Calories Per Serving:Price Per Serving:Less than $1
Number Of Servings:2 per pound of porkSource:
Vegetarian:YesTime To Prepare:21 hours
Date:Wed 12 Nov 2008 17:18:57 UTCViewed:36471 times
Rating:4,60 (60 votes)

recipe rating
1 (bad)5 5 (good)

ledmondComment added on: Sun 17 May 2009 13:59:03 UTC
I have used exactly the way you have described except I was @250 dome and 2.5 hours per lb. Best pulled pork I have ever had.
cldasherComment added on: Thu 18 Jun 2009 20:11:31 UTC
One of my first great successes with "low and slow". Makes an impressive entrance into a party of carnivours as well.
sbucklaComment added on: Mon 29 Jun 2009 15:09:54 UTC
Can anyone recommend a similar rub or ingredients for a similar rub? I can't find this one and I am planning on trying this recipe near the end of the week. Thanks a lot!
kmelleckerComment added on: Fri 03 Jul 2009 21:56:42 UTC
How much lump charcoal did you use to last the 21 hours of cooking time?
kmelleckerComment added on: Sat 11 Jul 2009 14:16:33 UTC
Your heat setting and time per pound was right on the money. I put two 10 lb butts on my large Egg and 20 hours later they were absolutely the best, most tender butts I have ever smoked. Thanks for the help.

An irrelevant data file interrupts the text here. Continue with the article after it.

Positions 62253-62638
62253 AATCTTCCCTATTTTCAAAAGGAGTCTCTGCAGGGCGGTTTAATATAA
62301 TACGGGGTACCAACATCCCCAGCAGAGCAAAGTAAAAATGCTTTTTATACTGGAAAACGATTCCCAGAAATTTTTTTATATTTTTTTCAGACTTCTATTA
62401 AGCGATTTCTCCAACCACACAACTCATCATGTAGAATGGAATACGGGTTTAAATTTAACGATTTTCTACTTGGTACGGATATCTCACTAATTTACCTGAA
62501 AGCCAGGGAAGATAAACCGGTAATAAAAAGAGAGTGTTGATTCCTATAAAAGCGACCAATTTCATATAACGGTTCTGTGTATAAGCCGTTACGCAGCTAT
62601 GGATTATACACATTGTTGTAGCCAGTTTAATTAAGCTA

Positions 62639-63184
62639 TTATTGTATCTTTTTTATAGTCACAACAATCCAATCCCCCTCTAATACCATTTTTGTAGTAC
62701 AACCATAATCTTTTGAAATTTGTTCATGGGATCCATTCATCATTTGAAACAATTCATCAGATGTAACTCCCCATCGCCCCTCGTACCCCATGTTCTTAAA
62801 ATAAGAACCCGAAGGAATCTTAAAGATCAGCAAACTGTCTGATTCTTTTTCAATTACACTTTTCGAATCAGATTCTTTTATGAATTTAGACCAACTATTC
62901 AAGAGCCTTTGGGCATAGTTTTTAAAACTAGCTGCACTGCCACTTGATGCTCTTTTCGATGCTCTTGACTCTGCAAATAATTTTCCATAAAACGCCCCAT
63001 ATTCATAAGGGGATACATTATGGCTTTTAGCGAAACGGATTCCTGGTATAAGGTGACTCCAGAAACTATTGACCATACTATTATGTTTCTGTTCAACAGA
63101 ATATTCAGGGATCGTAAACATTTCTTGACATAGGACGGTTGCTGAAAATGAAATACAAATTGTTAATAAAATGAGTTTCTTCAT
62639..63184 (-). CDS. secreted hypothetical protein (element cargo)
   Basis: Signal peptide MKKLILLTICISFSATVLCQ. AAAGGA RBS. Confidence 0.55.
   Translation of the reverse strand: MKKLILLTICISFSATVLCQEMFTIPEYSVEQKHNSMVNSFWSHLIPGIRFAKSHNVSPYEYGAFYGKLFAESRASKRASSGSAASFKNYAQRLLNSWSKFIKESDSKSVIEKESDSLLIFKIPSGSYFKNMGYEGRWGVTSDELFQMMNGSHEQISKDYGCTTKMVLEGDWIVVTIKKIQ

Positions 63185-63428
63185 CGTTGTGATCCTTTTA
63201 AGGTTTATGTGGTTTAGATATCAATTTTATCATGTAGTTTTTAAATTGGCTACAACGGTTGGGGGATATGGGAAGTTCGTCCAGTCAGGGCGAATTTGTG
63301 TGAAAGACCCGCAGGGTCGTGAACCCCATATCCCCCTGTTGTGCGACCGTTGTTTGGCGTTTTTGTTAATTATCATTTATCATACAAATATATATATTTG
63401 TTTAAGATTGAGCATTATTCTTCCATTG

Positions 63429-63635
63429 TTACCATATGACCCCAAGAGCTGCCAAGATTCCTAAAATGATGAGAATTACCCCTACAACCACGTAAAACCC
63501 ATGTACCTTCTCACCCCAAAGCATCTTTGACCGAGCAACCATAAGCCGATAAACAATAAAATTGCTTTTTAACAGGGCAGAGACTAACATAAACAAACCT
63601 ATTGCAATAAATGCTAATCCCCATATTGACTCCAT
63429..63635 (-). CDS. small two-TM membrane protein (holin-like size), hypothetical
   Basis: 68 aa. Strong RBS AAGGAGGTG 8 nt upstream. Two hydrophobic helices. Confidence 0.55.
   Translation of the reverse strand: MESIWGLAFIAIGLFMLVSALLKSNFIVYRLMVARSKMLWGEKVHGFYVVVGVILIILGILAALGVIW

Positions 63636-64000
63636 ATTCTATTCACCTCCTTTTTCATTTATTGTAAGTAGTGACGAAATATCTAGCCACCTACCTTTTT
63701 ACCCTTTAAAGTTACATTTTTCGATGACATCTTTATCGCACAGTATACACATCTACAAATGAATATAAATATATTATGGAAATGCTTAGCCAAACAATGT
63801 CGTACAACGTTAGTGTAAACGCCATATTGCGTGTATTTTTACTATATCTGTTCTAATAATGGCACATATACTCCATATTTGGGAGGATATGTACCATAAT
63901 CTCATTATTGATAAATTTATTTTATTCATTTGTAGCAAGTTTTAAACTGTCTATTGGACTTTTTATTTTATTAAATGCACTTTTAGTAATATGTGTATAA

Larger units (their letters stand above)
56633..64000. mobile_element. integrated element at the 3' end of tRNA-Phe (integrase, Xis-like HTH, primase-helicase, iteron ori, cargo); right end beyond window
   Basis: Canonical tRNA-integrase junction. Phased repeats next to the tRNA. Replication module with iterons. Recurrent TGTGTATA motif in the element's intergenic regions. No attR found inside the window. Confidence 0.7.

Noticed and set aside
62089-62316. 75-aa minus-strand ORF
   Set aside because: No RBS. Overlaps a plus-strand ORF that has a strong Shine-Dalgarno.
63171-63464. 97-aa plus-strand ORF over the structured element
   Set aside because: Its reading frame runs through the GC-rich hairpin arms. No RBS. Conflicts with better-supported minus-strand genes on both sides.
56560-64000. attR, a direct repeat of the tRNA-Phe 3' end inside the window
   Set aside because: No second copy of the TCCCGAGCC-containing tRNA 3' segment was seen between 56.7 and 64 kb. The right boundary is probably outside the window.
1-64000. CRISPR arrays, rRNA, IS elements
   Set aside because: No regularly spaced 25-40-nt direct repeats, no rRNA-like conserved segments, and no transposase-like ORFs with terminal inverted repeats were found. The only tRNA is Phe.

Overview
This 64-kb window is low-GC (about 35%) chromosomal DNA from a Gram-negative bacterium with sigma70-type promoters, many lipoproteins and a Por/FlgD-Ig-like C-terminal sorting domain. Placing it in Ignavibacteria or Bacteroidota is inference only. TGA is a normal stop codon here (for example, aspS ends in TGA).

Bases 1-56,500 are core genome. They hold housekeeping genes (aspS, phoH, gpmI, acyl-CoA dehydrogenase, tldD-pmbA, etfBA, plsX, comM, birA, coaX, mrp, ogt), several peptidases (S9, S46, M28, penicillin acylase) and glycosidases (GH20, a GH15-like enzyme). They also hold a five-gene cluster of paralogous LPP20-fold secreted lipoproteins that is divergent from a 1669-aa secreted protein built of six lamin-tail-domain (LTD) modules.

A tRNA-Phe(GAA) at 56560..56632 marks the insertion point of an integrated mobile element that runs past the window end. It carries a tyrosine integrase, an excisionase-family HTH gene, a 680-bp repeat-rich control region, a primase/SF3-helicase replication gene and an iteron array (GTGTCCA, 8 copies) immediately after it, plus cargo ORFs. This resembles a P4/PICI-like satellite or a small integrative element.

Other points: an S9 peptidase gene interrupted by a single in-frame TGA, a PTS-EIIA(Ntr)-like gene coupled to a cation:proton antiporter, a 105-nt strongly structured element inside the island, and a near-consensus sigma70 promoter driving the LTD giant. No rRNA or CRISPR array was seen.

kaimukigirlComment added on: Sun 12 Jul 2009 20:43:20 UTC
I used the Alton Brown recipe for pulled pork. Brining guarantees juiciness and the salt free rub is right on the money. Took about an hour 15 per pound a little faster than most folks. Don't know if the brining had anything to do with it. Nonetheless, juicy. I have used the salt lick rub and stubbs (another Austin favorite) when I did not brine. It was great also.
malarkeyComment added on: Sun 02 Aug 2009 23:38:51 UTC
this was the first butt that I had ever tried, we did not use the whole recipe but we did use the cooking instructions and they were dead on. however I was using a medium size egg with a 7-8 lb butt and sometime in the middle of the night my fire went out and when I got up to check it at 6 am I had to re-light the fire. After relighting I just put the butt back on and continued the cooking and after 14 hours it was done and it was Perfect. Nice and tender and very tasty. Thanks for the great intructions this made my first low and slow cooking a success.
DonComment added on: Mon 10 Aug 2009 21:38:50 UTC
Will one loading of charcoal do for the whole time or do you need to add more after how long? Thanks, Don.
P.S. If anyone knows any Salt Lick recipes please share.
LarryComment added on: Thu 17 Sep 2009 18:29:10 UTC
if your using a large BGE you will have no problem with a 20+ hour cook. Just make sure you are using a high quality lump that wont burn to quick check the for ratings.
I use bad byrons butt rub its fantastic
BradComment added on: Tue 29 Sep 2009 18:49:32 UTC
Do you put the pork directly on the cooking grid?